Monday, November 23, 2009

'I screamed, but there was nothing to hear': Man trapped in 23-year 'coma'

Doctors in Belgium have freed a hospital patient from a 23-year nightmare after discovering the man had been misdiagnosed with a coma.

Rom Houben, now 46, suffered serious injuries in a 1983 car accident, leading doctors to conclude he lived in a persistent vegetative state, but new testing techniques revealed Houben’s brain remained fully functioning throughout the two decade ordeal. Next...

Sunday, November 15, 2009

Spreading the message

"Then, Tuesday afternoon, she was dressed for Sunday School," she said. "We realized she wandered when 'Pop' was in the shower. That was a familiar place to search for him." Van Cleave discussed what are called the four A's of Alzheimer's namely, amnesia, aphasia, apraxia and agnosia. Amnesia is, of course, memory loss, with aphasia being the loss of the ability to communicate. Apraxia is the loss of the ability to execute or carry out learned purposeful movements, such as walking. Agnosia is the loss of ability to recognize objects, persons, sounds, etc.
A key part of the study dealt with the acronym, C.O.P.E., which is: --Communicate, not only with the patient but also with the doctor, other helpers, and supporters.

--Organize and simplify the details of your own life and the patient's

--Prioritize your time.

--Energize your body and your brain.

Singalong the right prescription for patients

THERAPEUTIC SINGALONG: Parkinsons sufferer Iris Matheson is finding the CeleBRation Choir is helping her to walk more confidently.

Relevant offers

The CeleBRation Choir is not your average choir.
Set up in September by Auckland University's Centre for Brain Research, it uses music as therapy to help people with neurological conditions such as huntington's or motor neurone disease.
The weekly sessions at the Tamaki Campus in Glen Innes provide an opportunity for patients and their caregivers to get together and enjoy a sing-along.
Music therapist Alison Cooper says it is the first choir of its type in New Zealand...NEXT........

Friday, November 13, 2009

Stroke and infections (video): Some infections increase the risk of stroke.Little Rock, AR - FOX16 Health Report --

Tuesday, November 10, 2009

Audeo devices decodes speech for the speechless

Speech requires a few things: an electro-chemical signal rocketing from the brain, a release of air from the lungs, the vibration of your vocal cords and the phonemic mouth movements of your lips to shape the words. But what if you have a tracheotomy, and are physically hindered from speech? How do you speak then?

You’re probably familiar with the existing technology to measure the vibration of vocal cords and turn it into speech: a little box pressed up against the throat. You’ve probably seen a character on television use it, such as South Park. But the sounds it generates are grating and inhuman.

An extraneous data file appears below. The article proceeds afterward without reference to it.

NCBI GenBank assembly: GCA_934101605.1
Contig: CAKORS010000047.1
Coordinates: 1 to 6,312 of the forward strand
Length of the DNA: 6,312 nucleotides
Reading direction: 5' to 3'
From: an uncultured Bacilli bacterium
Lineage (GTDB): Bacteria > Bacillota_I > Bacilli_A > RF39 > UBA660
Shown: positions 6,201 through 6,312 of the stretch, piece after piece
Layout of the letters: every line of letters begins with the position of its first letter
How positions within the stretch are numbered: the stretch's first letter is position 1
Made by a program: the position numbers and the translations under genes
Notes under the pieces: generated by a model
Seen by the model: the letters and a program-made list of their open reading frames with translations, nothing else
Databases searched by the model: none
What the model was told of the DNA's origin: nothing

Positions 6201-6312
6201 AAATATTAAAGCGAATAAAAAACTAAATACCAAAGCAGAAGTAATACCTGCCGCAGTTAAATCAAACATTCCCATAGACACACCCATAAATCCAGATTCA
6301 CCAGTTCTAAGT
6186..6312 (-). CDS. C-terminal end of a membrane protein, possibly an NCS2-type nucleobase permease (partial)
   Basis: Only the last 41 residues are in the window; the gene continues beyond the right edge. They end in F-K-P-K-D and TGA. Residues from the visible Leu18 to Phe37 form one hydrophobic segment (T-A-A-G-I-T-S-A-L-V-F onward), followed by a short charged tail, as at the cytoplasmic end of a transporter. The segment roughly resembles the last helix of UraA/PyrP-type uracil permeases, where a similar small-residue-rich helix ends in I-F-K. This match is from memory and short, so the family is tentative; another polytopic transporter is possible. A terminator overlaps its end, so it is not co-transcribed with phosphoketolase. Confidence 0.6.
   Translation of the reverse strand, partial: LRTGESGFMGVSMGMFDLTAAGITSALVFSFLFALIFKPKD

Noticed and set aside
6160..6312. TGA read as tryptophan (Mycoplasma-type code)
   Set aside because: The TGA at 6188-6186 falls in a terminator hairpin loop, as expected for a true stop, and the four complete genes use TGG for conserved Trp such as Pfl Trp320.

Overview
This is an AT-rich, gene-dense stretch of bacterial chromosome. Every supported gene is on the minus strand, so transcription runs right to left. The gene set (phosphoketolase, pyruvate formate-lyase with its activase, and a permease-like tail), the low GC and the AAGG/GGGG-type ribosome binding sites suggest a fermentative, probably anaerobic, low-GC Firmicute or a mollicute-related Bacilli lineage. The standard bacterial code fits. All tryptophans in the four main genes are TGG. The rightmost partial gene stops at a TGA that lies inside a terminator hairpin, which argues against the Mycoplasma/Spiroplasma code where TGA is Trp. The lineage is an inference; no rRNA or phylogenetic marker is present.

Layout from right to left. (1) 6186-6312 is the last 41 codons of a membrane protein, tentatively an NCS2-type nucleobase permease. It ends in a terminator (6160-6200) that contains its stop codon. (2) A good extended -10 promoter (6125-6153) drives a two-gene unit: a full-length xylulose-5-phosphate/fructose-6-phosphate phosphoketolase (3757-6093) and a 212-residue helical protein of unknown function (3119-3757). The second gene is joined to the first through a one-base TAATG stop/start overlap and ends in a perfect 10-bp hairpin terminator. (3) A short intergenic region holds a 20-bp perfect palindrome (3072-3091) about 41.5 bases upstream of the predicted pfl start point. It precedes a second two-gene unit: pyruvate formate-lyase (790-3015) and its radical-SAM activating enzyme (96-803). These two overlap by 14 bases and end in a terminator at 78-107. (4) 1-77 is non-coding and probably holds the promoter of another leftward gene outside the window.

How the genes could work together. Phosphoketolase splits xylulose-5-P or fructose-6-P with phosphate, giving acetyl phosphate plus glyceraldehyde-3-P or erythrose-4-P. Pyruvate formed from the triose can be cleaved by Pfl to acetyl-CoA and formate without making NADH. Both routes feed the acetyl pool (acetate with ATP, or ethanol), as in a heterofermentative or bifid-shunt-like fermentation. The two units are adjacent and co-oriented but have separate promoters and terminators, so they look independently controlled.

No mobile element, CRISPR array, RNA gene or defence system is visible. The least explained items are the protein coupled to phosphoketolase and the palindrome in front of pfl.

Michael Callahan invented the Audeo as an alternative to such devices, after an accident left him wondering how life would be lived without speech. The Audeo is a system of devices that enable speech, thanks to three pill-sized electrodes that pick up electrical signals between the brain and vocal cords. These electrodes then pipe the data into the processor in the device, which filters and amplifies them, then shoots them off to an adjacent PC for decoding, which turns it all into spoken words through the PC’s speakers in a more natural voice than can be used by the famous tracheomatic vocal box.

That’s quite the boon of an invention for people who can’t physically speak, but the Audeo technology has other uses… amongst them, the ability to physically speak without ever opening your mouth, which could have interesting uses in future smartphone headsets. NEXT....

Monday, November 9, 2009

Donny Winn - My Second Chance

Reflecting on my Cognitive Development
Posted by Donny Winn • October 18th, 2009 • Printer-friendly

Reflecting on my Cognitive Progress. Thanks to Dr. Schutz, Rachel and Sarah

Hey to all of my readers and followers out there. I’m sorry that I haven’t been keeping everyone updated on how everything has been going here at Casa Colina TLC. “Transitional Living Center”.

Alright lets starts with my cognition “cognitive processes” which is “the way that you would process your thoughts” in which I will have to admit when I first got to TLC it wasn’t the best and trust me I’m not saying my cognition is all the way there now but I would probably have to say that I’m about 50 % there. All thanks to Dr. Schutz, Rachel and Sarah they are my cognitive therapists and also the best thing with cognition therapy is that they are getting me prepared for the real world and also work!! NEXT..............